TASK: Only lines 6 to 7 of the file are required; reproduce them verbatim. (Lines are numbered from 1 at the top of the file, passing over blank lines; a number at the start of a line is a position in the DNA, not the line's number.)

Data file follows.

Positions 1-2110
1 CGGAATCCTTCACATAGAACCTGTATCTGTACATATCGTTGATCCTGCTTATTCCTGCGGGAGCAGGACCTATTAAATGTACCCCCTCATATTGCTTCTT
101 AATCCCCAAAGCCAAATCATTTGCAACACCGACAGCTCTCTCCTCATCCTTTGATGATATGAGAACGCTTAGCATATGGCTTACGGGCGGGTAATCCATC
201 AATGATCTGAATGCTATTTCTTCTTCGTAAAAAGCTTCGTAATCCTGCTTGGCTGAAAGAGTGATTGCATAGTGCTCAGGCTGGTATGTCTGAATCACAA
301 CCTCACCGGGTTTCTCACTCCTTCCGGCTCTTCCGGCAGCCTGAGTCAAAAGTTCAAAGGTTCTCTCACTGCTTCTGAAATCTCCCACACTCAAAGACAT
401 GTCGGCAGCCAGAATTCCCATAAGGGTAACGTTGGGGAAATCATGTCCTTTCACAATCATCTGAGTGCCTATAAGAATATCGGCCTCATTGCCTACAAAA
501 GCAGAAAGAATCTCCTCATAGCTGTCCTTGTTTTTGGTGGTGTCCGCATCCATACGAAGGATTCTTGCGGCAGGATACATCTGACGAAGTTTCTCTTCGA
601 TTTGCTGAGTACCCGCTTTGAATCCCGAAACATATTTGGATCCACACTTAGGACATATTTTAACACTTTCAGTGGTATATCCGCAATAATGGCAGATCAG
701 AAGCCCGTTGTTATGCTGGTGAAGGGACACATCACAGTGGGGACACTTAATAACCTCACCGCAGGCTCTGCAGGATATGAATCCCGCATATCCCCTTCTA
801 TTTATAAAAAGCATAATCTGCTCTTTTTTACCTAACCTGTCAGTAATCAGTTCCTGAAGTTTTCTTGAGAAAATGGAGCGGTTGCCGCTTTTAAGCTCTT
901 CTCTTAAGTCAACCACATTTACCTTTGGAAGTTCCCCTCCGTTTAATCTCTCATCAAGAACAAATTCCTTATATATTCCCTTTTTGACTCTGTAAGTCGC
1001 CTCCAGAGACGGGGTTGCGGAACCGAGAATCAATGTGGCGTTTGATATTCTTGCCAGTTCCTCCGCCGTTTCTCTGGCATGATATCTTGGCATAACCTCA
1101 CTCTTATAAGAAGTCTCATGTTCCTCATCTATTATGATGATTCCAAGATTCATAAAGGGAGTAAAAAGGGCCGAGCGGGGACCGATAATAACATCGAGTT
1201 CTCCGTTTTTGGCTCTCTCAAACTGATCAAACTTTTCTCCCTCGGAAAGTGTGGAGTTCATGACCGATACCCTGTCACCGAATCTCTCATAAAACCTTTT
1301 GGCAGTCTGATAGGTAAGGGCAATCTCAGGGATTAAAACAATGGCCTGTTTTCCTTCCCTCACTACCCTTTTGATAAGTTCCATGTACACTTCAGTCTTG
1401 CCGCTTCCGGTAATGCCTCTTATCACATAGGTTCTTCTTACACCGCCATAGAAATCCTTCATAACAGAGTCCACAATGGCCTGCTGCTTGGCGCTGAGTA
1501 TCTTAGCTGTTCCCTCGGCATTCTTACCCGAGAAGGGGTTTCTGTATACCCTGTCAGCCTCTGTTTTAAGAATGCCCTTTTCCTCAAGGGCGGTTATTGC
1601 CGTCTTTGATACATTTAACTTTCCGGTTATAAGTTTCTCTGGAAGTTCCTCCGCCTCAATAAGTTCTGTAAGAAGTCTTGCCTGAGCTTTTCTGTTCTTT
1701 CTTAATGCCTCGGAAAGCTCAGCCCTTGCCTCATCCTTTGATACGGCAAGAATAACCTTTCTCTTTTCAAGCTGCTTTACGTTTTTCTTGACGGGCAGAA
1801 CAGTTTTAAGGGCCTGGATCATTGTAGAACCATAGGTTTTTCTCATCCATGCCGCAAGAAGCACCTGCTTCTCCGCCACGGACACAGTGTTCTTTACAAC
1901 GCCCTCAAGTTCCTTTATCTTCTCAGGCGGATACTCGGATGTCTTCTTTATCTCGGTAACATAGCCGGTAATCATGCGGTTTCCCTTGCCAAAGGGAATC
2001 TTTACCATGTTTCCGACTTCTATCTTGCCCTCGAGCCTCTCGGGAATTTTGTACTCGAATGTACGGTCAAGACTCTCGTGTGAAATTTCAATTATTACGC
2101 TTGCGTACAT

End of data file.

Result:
401 GTCGGCAGCCAGAATTCCCATAAGGGTAACGTTGGGGAAATCATGTCCTTTCACAATCATCTGAGTGCCTATAAGAATATCGGCCTCATTGCCTACAAAA
501 GCAGAAAGAATCTCCTCATAGCTGTCCTTGTTTTTGGTGGTGTCCGCATCCATACGAAGGATTCTTGCGGCAGGATACATCTGACGAAGTTTCTCTTCGA